“We, the undersigned, intend to oppose any legislation that would infringe on the American people’s constitutional right to bear arms, or on their ability to exercise this right without being subjected to government surveillance.”
The letter was signed by the trio the day after Reid announced plans to queue up a firearms package that includes provisions to combat gun-trafficking, provide increased school safety and require enhanced background checks.
Reid spokesman Adam Jentleson expressed incredulity at the Republicans’ opposition to debating a gun control bill.
“While this threat is entirely unsurprising, it’s outrageous that these senators are unwilling to even engage in a debate over gun violence in America,” Jentleson said. “No matter your opinion on this issue, we should all be able to agree with President Obama when he said that the children and teachers of Newtown, along with all other Americans who have been victims of gun violence, at least deserve a vote.”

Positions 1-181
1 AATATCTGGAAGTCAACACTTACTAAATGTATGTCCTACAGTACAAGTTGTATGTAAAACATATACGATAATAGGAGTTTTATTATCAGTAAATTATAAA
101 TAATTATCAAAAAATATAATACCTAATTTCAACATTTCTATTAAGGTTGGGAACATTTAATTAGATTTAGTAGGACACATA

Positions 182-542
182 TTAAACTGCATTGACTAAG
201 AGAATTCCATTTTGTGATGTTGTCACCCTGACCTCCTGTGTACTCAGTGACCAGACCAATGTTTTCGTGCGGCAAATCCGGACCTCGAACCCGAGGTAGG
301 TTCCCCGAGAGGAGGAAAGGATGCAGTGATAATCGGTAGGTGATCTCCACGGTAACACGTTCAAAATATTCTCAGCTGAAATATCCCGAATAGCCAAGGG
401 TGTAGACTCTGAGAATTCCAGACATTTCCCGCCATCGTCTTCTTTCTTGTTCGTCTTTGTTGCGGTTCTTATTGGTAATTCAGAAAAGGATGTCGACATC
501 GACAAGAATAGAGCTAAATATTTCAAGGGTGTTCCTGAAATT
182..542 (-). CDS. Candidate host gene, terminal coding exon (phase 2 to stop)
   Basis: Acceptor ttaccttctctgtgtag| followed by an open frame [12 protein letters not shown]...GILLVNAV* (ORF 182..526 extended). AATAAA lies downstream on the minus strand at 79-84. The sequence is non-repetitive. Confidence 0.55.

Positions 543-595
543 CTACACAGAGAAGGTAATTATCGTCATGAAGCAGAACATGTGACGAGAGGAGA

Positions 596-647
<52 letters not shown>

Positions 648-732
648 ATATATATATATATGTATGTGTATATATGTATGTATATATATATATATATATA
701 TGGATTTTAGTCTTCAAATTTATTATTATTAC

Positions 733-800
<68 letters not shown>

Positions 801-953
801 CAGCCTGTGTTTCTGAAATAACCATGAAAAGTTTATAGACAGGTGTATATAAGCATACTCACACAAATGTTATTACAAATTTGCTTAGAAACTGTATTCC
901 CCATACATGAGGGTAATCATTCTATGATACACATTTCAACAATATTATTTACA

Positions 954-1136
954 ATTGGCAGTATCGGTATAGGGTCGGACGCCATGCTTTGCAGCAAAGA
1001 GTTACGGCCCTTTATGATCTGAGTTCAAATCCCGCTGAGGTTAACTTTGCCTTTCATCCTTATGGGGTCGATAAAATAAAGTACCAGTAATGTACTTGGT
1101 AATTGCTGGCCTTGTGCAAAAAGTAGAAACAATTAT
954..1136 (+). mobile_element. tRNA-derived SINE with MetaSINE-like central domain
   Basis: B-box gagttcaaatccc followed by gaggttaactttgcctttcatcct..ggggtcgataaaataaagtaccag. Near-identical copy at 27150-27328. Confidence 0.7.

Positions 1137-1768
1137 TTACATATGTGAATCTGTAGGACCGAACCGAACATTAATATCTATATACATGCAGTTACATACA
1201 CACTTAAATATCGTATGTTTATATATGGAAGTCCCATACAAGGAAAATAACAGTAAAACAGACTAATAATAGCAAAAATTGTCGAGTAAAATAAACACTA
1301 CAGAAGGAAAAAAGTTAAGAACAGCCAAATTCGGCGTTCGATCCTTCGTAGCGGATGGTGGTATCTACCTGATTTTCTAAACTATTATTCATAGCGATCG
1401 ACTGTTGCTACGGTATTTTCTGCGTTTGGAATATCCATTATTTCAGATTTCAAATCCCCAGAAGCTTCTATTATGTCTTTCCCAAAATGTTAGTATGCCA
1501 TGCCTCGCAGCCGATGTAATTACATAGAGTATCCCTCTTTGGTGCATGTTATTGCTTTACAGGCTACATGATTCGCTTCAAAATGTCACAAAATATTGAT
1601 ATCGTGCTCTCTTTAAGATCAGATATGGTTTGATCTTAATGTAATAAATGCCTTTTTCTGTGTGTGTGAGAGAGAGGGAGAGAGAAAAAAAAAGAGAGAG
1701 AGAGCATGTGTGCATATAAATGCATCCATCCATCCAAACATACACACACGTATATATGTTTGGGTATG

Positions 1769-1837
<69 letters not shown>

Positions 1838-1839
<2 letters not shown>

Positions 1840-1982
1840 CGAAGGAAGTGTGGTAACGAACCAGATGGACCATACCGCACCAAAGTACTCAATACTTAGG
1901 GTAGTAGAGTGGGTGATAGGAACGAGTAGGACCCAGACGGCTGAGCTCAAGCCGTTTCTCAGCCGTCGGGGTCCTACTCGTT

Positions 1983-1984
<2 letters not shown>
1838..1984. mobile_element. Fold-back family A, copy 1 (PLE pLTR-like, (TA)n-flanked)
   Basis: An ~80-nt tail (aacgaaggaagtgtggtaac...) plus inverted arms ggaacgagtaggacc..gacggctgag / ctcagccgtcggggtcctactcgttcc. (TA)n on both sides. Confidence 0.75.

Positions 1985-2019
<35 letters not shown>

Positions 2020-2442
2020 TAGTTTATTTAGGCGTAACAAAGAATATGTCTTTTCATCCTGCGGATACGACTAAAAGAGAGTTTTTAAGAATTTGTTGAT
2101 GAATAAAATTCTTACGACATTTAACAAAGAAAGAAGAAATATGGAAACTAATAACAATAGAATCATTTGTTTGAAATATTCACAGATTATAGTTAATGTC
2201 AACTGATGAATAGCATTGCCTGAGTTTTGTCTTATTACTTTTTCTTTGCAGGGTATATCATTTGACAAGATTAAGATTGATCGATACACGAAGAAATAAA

Sen. Kirsten Gillibrand, D-N.Y., speaks with reporters following a vote in the Senate. Gillibrand’s proposal to remove military commanders from the process of reviewing sexual-assault cases was left out of the bicameral deal on the defense authorization bill, but the senator is pushing for a vote on her plan soon.
Each year since 1990, CQ Roll Call has reviewed the financial disclosures of all 541 senators, representatives and delegates to determine the 50 richest members of Congress. This year's report, derived from forms covering the calendar year 2012, shows it took a net worth of $6.67 million to crack the exclusive club.